- Strengthen the early childhood workforce, including qualified early childhood educators, maternal and child health nurses and allied health professionals.
Untangling complex and intersectional disadvantage in the early education space requires tailored, place-based interventions that are led by the community, as well as responses tailored to First Nations children and families with First Nations leadership, children and families from culturally and linguistically diverse communities and those with complex needs.
The opportunity presented by the National Early Years Strategy to fundamentally change the current state of early childhood development in this country is as significant as the creation of Medicare. It has the potential to be transformative in nature and intergenerational in scope if done correctly.
The initial commitment from the Federal Government – Minister Amanda Rishworth and Minister Anne Aly in particular – to improve how we approach early childhood development, including the National Early Years Summit and the creation of a National Early Years Strategy, is a welcome and overdue national step that will have significant and long-lasting impacts right across Australia. State governments are also taking the lead and have signalled their willingness to make the early years Australia’s number one national reform priority.
The Goodstart Syndicate looks forward to being part of the conversation and ensuring Australia’s approach to early years development is both world-leading and life-changing.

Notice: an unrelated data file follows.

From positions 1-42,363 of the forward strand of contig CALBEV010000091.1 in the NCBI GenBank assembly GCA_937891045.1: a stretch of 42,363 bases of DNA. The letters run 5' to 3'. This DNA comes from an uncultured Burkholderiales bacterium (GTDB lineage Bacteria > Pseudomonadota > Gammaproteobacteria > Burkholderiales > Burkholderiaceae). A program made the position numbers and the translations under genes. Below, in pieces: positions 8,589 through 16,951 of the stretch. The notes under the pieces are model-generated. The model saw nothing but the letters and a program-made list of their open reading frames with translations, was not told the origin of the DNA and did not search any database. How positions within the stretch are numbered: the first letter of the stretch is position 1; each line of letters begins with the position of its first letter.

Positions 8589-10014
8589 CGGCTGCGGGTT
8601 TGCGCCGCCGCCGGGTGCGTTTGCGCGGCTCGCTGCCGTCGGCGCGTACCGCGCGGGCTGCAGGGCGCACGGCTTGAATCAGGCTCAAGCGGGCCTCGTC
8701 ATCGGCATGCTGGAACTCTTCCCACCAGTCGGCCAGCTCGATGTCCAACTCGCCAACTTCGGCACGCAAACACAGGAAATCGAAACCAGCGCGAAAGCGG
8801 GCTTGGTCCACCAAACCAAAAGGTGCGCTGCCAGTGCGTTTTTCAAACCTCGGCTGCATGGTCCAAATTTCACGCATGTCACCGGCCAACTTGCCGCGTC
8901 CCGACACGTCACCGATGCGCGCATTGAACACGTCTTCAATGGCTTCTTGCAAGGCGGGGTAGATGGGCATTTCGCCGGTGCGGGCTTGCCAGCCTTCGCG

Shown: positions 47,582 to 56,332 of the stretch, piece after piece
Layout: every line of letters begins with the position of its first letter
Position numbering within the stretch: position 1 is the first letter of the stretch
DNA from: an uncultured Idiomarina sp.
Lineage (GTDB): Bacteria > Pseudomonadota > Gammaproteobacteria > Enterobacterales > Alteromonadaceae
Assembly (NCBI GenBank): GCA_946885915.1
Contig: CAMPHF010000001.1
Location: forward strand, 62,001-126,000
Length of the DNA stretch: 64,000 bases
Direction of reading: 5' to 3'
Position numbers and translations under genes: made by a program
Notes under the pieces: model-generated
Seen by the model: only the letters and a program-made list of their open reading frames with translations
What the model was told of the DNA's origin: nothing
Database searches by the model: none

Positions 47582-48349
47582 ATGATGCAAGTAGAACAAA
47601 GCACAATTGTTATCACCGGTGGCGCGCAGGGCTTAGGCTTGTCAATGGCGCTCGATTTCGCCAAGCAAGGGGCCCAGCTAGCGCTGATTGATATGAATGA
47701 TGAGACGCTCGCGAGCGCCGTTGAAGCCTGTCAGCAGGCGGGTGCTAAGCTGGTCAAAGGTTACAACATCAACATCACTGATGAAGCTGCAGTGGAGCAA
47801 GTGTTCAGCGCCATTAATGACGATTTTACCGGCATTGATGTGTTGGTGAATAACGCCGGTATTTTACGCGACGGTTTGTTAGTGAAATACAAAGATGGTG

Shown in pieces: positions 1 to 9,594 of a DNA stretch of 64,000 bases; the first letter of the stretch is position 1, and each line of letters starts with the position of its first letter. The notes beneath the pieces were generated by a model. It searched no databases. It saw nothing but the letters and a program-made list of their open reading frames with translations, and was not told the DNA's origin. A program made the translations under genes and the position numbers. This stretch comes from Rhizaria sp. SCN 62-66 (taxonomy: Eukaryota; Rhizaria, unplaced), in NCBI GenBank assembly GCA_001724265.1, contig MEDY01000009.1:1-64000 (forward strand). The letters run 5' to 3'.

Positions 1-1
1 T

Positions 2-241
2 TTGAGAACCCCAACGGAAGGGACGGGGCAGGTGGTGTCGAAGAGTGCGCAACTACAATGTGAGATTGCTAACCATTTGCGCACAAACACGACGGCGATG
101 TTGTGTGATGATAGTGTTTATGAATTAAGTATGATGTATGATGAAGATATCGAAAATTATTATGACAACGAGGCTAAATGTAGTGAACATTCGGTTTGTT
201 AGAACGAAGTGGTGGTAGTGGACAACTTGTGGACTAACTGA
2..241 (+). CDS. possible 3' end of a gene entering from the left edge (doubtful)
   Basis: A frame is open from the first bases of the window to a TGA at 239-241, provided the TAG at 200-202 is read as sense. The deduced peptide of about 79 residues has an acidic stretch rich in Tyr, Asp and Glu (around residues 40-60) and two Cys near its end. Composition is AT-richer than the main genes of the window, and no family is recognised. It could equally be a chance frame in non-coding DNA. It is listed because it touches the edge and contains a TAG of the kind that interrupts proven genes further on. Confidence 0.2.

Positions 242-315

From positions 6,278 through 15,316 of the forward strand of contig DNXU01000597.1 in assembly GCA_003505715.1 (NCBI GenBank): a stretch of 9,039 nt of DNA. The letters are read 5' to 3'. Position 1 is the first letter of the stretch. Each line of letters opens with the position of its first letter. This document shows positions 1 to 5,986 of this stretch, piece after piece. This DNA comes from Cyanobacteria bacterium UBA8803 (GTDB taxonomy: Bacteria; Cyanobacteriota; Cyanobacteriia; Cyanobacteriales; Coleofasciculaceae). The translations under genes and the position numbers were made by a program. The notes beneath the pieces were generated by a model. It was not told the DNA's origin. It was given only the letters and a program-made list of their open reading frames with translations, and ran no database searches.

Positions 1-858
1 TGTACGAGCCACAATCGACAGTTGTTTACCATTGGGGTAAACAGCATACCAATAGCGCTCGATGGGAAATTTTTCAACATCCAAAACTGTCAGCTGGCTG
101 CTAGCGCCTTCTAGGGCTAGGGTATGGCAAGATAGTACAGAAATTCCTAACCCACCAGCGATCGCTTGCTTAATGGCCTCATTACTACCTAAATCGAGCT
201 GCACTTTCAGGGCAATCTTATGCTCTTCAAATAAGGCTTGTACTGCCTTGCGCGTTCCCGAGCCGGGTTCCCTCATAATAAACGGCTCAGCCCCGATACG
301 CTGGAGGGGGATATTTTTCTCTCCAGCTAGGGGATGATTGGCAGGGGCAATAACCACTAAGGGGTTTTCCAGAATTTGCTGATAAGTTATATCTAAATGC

“This is a rare and incredibly important opportunity to overhaul how Australia approaches early childhood development. If done properly, this has the potential to be a lifechanging piece of reform that will benefit Australia for decades to come.”Quote attributable to Travers McLeod, Executive Director, Brotherhood of St. Laurence
“The evidence is in. We know that quality early childhood education can make a huge difference in the lives of young kids. We know that kids under five from low-income families have lower participation in childcare, compared to their number in the wider community. We need a system proactively designed to ensure that the kids most in need of early childhood education opportunities are the most likely to receive it. We know what to do; our collective challenge is to work together to deliver for children.”Quote attributable to Lin Hatfield Dodds, Chief Executive Officer, The Benevolent Society
“Australian children deserve the best possible start in life with access to a stronger, more affordable childcare system. Having earlier and better-quality access is especially important for vulnerable families and children. We urge the Government to draw together experts to advise on the national reform, particularly the voices and experiences of vulnerable children, families and carers.”Quote attributable to Sharon Callister, Chief Executive Officer, Mission Australia
“Ensuring all children in Australia get the start in life they deserve – that’s the opportunity on the table with this reform. We have great evidence on what’s needed to ensure our early childhood systems reach all children. We’re excited to support the large-scale change that’s needed to deliver better health and wellbeing for children and families.”Quote attributable to Suzie Riddell, Chief Executive Officer, Social Ventures Australia
The Brotherhood of St. Laurence (BSL) is a social justice organisation working to prevent and alleviate poverty across Australia.